The FCC adopted an Order on Reconsideration at its October 25, 2019 meeting modifying the broadband performance testing requirements for service providers receiving Connect America Fund (“CAF”) high-cost support. Under the Order, the FCC will delay the start of testing for many CAF recipients to better align with network deployment deadlines. The FCC also will create a “pre-testing” period to allow CAF support recipients time to assess how their networks and testing equipment perform without penalty before official testing begins. In addition, the FCC will provide more flexibility for certain testing procedures to reduce the burden on smaller service providers. The Order impacts every CAF program and deserves a close look, not only by service providers that currently receive CAF support but also by those that plan to seek such support through future programs like the Rural Digital Opportunity Fund. The Order is just the latest in a long line of reforms to the CAF since its creation nearly a decade ago and shows that the FCC still is willing to tinker with its high-cost programs to meet its broadband deployment goals.
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Last week, the FCC announced its tentative agenda for its upcoming October 25, 2019 open meeting and released drafts of the items on which the commissioners will vote. There is a notable lack of a spectrum item on the agenda, as Chairman Pai does not appear ready yet to address the pending mid-band spectrum proceedings (including C-Band and 6 GHz). In addition, while the items will address themes that have been consistent throughout Ajit Pai’s chairmanship, like bridging the digital divide and removing unnecessary regulatory burdens, there does not appear to be a particular common theme among the items on the agenda. We have not been able to come up with a way to weave a Halloween theme into the agenda either, but at least the Chairman’s blog did take time out to wish the Nationals good luck in their series with the Dodgers. Those well wishes appear to have paid off!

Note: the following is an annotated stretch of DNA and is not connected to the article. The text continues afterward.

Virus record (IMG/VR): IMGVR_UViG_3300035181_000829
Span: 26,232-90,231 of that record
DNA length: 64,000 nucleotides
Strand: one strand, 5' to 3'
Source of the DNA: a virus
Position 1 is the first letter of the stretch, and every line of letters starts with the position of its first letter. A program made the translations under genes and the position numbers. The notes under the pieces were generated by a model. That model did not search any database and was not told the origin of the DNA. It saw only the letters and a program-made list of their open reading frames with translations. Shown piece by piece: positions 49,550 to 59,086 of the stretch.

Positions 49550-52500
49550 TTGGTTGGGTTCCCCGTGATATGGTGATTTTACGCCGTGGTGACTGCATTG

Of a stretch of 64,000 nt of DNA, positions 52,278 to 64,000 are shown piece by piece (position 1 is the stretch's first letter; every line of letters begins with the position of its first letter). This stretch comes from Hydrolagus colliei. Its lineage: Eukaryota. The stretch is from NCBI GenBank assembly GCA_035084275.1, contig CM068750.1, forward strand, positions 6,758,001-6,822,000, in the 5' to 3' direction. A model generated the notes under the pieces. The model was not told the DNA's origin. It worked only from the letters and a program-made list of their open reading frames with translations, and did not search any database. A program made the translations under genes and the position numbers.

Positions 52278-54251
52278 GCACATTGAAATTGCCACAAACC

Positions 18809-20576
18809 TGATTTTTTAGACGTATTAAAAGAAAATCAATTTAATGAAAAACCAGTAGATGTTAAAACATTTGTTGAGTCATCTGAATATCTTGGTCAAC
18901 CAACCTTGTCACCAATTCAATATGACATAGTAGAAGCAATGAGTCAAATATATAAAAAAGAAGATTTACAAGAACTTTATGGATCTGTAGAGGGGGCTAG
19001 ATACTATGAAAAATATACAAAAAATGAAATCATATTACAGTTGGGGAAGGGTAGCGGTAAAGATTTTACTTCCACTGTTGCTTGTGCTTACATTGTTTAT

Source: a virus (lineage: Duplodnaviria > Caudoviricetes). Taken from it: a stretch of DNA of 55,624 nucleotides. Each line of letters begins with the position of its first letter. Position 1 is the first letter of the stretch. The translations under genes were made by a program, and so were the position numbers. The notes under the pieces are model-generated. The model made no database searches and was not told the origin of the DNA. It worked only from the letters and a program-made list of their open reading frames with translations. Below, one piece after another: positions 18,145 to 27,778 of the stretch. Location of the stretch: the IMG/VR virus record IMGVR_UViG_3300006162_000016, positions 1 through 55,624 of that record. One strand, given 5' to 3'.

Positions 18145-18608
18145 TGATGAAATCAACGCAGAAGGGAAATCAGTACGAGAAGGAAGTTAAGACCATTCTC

You will find more details on some of the most significant October meeting items after the break:


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Even with the dog days of summer upon us, the FCC shows no signs of slowing down on its policymaking priorities in a jam-packed agenda for its next open meeting on August 1, 2019. Headlining the agenda is a proposal to establish a Rural Digital Opportunity Fund (“RDOF”) offering $20.4 billion over a decade to support high-speed broadband deployment to unserved areas. The RDOF would eventually replace the FCC’s Connect America Fund (“CAF”) as the agency’s primary universal service program for high-cost areas. The areas receiving RDOF support would be determined by a new agency-led information collection, requiring more granular service data from broadband providers. As with the CAF, the RDOF proceeding is sure to engender debate in the broadband industry about the appropriate performance benchmarks, auction bidding rules, and data collection mechanisms. In addition to the RDOF, the FCC also plans to adopt items at the August meeting to reform how it allocates Rural Health Care Program funding; streamline licensing procedures for small satellite systems (otherwise known as “smallsats”); establish procedures for the auction of new toll free numbers; implement 911 direct dial and location information requirements on multi-line telephone systems (“MLTS”) often found in offices, hotels, and college campuses; expand the agency’s anti-spoofing rules; and limit the franchise fees placed on cable operators.

The August agenda items impact all corners of the telecommunications industry. You will find more details on some of the most significant August meeting items after the break:


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At Wednesday’s July Open Meeting, the FCC approved a Report and Order (“Order”) to modify the regulatory framework and allocation plan for the 2496 – 2690 MHz (“2.5 GHz”) band—at 194 megahertz, the largest band of contiguous spectrum below 3 GHz. The objective of the Order is to make more mid-band spectrum available for commercial use and facilitate the development of 5G services—a key spectrum policy priority for this FCC and the Trump Administration. The Order will allocate unused spectrum in the band and remove educational use requirements to free it up for non-educational commercial entities.